Aimed at the beginner in Basic and also the expert in machine code, this guide follows a straightforward path through the Dragon's capabilities.
For someone moving up from Basic to machine code, the book is ideal, but expert programmers probably won't need it. The novice is advised to start with the stablemate to the guide Complete Dragon Basic Course, also from Melbourne House. Anyone with time and patience, though, could probably manage just as well with this guide and the machine's manual.
A Basic dictionary is included and mercifully it's far easier to follow than the Dragon manual. Most of the functions in Basic have the time (in seconds) that the machine takes to perform the task - useful for comparisons.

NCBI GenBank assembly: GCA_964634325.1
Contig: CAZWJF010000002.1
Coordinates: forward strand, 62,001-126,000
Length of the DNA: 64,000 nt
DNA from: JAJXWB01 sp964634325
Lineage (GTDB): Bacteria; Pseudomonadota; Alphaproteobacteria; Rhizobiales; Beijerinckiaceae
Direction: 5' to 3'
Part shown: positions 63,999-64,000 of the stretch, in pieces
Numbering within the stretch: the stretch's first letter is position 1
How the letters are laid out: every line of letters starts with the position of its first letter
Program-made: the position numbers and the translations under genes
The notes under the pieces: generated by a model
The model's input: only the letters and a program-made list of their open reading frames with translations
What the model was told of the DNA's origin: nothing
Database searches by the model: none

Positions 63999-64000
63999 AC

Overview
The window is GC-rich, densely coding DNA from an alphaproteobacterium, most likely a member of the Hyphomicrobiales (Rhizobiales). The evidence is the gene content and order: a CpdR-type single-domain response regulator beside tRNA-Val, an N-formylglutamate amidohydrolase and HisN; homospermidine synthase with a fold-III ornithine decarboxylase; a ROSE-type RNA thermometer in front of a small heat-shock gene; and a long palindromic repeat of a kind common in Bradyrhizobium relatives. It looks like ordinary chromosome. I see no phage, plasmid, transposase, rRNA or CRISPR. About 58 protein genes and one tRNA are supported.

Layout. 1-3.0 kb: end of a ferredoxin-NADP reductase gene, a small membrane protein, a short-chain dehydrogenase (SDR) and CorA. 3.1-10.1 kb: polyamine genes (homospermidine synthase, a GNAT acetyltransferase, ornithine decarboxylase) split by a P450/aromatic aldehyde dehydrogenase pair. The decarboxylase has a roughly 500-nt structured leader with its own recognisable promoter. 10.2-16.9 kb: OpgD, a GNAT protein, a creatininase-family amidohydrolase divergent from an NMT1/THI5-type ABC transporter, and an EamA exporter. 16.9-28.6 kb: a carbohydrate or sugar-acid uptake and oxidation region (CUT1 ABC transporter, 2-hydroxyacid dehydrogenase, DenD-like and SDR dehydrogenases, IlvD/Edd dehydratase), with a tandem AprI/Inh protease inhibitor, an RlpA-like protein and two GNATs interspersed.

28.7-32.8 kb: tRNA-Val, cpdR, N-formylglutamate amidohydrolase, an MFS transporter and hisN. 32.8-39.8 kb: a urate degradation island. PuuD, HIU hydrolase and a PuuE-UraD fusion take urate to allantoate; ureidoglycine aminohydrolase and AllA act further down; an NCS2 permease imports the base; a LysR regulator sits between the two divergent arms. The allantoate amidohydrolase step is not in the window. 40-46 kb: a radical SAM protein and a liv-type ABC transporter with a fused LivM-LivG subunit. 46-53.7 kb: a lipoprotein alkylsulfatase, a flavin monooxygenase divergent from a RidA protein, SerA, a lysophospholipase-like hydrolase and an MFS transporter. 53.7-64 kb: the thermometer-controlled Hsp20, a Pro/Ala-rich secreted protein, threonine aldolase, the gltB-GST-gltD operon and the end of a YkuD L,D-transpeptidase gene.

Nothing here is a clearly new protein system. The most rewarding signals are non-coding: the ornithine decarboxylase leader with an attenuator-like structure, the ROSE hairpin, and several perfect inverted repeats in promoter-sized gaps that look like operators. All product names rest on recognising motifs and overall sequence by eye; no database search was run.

It's the type of book you can read through initially, then refer to individual points when the need arises - a good index and excellent contents pages make this easy.
Several short Basic programs are listed - for genuine demonstration purposes rather than space-filling - including a program to convert input speech or music into digital format. A good-quality cassette recorder and tapes are needed to get the best results from this program.
The speech program is listed both in Basic and m/code, which is encouraging. A short six-function monitor (i.e. a program for loading m/code directly) is in the book for those without one. This is designed only as a 'taster' to machine code, so don't expect too much from it.
Ten appendices cover the basic keywords up to the 6809 chip's instruction set.
The book is value for money. It contains plenty of tips on programming and ideas on how to advance. It would, however, have been easier to use if it was ring-bound.